New Dutch identity law has little effect on DOD personnel
January 27, 2005
Americans serving with the military in the Netherlands aren’t as affected by that nation’s new National Identity Law as the average citizen — but that’s simply because those connected with the military already had to carry the identification it demands.
The new law, designed to clamp down on crime, requires everyone — Dutch or foreign — age 14 and older to carry identification at all times.
The only change for Americans connected with the military is that the minimum age of those affected goes from ages 18 to 14, according to a memo issued by Army Lt. Col. Richard Richardson, commander of the 254th Base Support Battalion in Shinnen. Troops must carry their military identification and orders with them, or their U.S. military and NATO cards.
Defense Department civilians must carry their military identification and alien registration cards. Children of any of the above must carry their military and Dutch alien registration cards.
“There are no requirements under this law to carry passports,” Richardson wrote, in reference to the military community.
Other Americans will have to carry a residence permit or passport, according to the U.S. Embassy at the Hague.
The new law initially caused some confusion. A military intelligence security bulletin issued in December warned all Americans stationed in the Netherlands to carry passports at all times. The military has since announced that’s not the case.
“There’s really not that much of a change, and there’s some inaccurate information that went out,” said Laurri Garcia, spokeswoman for the 254th BSB. The previous message was rescinded.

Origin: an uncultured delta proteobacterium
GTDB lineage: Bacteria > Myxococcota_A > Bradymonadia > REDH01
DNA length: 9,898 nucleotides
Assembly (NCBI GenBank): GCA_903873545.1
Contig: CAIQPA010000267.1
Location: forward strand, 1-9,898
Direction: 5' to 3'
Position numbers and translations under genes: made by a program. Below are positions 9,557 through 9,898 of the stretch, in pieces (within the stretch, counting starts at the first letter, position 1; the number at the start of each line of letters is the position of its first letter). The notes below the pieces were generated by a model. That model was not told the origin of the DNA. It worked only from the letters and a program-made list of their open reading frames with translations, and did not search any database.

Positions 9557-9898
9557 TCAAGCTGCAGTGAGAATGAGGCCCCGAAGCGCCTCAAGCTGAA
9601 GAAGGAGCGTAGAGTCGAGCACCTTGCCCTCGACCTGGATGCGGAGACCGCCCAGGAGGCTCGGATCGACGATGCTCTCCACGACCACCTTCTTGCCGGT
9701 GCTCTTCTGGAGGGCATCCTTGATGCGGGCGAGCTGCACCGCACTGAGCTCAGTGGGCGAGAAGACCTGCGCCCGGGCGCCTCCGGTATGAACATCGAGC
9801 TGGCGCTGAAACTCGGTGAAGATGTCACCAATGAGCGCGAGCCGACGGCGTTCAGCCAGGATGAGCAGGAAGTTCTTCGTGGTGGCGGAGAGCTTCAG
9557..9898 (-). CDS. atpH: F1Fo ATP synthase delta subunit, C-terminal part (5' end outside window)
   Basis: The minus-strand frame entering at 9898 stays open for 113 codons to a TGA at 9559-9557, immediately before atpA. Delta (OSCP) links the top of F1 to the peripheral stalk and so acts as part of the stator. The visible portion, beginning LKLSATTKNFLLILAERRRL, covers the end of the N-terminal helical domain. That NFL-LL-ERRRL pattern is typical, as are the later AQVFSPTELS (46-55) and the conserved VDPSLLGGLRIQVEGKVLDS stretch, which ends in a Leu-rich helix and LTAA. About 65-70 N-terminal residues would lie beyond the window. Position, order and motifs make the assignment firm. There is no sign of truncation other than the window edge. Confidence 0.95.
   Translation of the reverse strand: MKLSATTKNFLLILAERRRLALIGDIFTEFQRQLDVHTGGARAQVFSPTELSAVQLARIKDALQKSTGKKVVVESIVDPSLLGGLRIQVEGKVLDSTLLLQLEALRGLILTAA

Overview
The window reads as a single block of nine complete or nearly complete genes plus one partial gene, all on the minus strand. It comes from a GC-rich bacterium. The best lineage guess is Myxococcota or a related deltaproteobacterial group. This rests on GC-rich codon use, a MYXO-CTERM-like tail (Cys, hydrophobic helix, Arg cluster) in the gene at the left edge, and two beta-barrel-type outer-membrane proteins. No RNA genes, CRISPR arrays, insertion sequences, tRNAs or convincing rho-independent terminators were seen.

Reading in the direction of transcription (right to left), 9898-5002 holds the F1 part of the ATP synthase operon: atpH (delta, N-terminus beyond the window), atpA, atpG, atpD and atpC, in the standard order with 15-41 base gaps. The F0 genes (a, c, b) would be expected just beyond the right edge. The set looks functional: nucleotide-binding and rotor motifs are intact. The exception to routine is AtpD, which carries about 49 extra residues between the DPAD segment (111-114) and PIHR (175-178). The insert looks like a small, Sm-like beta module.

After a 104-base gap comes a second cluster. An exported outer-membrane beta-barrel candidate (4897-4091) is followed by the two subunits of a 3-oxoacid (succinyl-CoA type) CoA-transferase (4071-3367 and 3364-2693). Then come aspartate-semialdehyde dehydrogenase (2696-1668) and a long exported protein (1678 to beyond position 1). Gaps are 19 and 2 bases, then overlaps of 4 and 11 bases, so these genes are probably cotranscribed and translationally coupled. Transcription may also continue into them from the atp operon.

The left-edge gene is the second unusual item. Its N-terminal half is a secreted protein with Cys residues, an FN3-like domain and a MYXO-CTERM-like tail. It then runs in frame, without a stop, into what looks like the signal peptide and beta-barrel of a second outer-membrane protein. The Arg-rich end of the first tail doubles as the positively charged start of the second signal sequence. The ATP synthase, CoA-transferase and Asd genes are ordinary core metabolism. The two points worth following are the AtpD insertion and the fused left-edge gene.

“We’ve always had to have an alien registration card for civilians,” Garcia said.
Not carrying identification is a bad idea, and copies are not acceptable.
Penalties include a 50-euro fine, or 15 euros in the case of someone younger than 16.
It may also mean a trip to the police station, where authorities will try to determine your identity. According to the Dutch Ministry of Justice, in some extreme cases that could mean a fine of up to 2,250 euros.
Police will not conduct random identity checks, the Dutch government has said via public service bulletins, but must instead have another reason to ask.
According to its online question-and-answer brochure, the Dutch government said the law will “increase security, improve the treatment of crime, reduce nuisance and improve law enforcement.”
But the law, called the Identificatieplicht, arrives on the books during a time of hot-blooded angst in the Netherlands, much of it centered on crimes committed by and against Muslims.
The past year has been stormy for the traditionally tolerant country, according to news reports: Dutch filmmaker Theo Van Gogh was slain in November, allegedly by a man of Moroccan descent. Van Gogh had made a film critical of the treatment of women in Islamic society.
Some Dutch politicians have called for stripping dual nationals of their citizenship. Radicals on either side burned both mosques and churches.
The troubles continued into 2005. This month, a Dutch woman is accused of killing a man of Moroccan descent after he allegedly stole her bag; authorities say she ran him over as he rode away on a scooter.
A poll of the Dutch concluded about 80 percent of them viewed Muslims as some degree of threat, according to a report published by Reuters.
Some Muslims have reacted by planning their own political party, both to stand up for their rights and give them a mainstream voice in Dutch society.